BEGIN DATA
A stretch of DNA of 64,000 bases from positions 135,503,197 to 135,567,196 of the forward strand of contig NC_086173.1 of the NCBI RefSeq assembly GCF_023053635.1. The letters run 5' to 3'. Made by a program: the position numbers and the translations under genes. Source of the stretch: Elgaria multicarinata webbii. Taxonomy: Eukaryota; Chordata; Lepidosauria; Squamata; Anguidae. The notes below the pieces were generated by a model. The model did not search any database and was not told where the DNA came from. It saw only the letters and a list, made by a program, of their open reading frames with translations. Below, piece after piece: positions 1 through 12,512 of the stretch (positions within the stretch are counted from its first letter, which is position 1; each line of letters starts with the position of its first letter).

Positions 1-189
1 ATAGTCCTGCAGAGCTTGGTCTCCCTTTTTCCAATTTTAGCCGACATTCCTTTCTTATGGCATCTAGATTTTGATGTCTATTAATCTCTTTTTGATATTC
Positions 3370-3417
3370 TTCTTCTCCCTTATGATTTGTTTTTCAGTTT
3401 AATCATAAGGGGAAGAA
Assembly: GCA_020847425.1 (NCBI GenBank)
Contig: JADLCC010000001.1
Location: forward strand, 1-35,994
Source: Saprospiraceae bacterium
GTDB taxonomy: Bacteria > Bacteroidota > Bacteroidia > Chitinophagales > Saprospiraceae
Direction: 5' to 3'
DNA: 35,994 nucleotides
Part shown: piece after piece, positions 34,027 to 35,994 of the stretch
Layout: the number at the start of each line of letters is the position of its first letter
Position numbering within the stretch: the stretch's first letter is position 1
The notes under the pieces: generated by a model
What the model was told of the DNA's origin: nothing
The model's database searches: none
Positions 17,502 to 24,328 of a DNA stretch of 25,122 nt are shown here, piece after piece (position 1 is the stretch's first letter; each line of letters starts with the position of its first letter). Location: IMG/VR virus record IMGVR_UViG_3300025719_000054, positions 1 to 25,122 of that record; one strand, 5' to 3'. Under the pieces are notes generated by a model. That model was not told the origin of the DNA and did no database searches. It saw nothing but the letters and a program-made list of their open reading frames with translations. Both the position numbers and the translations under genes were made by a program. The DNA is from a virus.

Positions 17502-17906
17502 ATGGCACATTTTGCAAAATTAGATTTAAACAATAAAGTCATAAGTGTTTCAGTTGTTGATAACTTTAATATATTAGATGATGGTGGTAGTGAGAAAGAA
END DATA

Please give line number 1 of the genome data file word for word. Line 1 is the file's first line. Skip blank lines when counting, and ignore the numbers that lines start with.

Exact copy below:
A stretch of DNA of 64,000 bases from positions 135,503,197 to 135,567,196 of the forward strand of contig NC_086173.1 of the NCBI RefSeq assembly GCF_023053635.1. The letters run 5' to 3'. Made by a program: the position numbers and the translations under genes. Source of the stretch: Elgaria multicarinata webbii. Taxonomy: Eukaryota; Chordata; Lepidosauria; Squamata; Anguidae. The notes below the pieces were generated by a model. The model did not search any database and was not told where the DNA came from. It saw only the letters and a list, made by a program, of their open reading frames with translations. Below, piece after piece: positions 1 through 12,512 of the stretch (positions within the stretch are counted from its first letter, which is position 1; each line of letters starts with the position of its first letter).